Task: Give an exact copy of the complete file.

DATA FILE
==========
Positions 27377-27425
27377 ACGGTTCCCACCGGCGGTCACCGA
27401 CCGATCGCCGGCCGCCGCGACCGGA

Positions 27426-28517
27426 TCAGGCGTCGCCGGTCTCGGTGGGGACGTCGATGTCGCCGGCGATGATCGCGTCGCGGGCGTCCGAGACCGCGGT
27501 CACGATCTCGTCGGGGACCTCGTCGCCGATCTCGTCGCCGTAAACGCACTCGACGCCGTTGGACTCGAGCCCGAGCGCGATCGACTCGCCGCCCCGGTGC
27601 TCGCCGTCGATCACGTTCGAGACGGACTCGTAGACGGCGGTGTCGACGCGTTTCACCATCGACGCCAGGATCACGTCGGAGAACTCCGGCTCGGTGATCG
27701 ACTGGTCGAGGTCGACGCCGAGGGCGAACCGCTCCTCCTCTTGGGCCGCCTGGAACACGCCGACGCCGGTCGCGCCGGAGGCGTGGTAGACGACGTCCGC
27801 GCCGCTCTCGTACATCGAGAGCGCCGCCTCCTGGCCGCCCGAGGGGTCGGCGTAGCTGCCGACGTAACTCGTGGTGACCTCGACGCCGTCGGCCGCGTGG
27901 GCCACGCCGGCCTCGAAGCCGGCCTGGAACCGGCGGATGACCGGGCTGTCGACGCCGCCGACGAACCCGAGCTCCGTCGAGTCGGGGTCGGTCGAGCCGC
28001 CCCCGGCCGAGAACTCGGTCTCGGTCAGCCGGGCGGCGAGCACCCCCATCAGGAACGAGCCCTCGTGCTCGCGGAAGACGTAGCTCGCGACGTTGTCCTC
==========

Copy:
Positions 27377-27425
27377 ACGGTTCCCACCGGCGGTCACCGA
27401 CCGATCGCCGGCCGCCGCGACCGGA

Positions 27426-28517
27426 TCAGGCGTCGCCGGTCTCGGTGGGGACGTCGATGTCGCCGGCGATGATCGCGTCGCGGGCGTCCGAGACCGCGGT
27501 CACGATCTCGTCGGGGACCTCGTCGCCGATCTCGTCGCCGTAAACGCACTCGACGCCGTTGGACTCGAGCCCGAGCGCGATCGACTCGCCGCCCCGGTGC
27601 TCGCCGTCGATCACGTTCGAGACGGACTCGTAGACGGCGGTGTCGACGCGTTTCACCATCGACGCCAGGATCACGTCGGAGAACTCCGGCTCGGTGATCG
27701 ACTGGTCGAGGTCGACGCCGAGGGCGAACCGCTCCTCCTCTTGGGCCGCCTGGAACACGCCGACGCCGGTCGCGCCGGAGGCGTGGTAGACGACGTCCGC
27801 GCCGCTCTCGTACATCGAGAGCGCCGCCTCCTGGCCGCCCGAGGGGTCGGCGTAGCTGCCGACGTAACTCGTGGTGACCTCGACGCCGTCGGCCGCGTGG
27901 GCCACGCCGGCCTCGAAGCCGGCCTGGAACCGGCGGATGACCGGGCTGTCGACGCCGCCGACGAACCCGAGCTCCGTCGAGTCGGGGTCGGTCGAGCCGC
28001 CCCCGGCCGAGAACTCGGTCTCGGTCAGCCGGGCGGCGAGCACCCCCATCAGGAACGAGCCCTCGTGCTCGCGGAAGACGTAGCTCGCGACGTTGTCCTC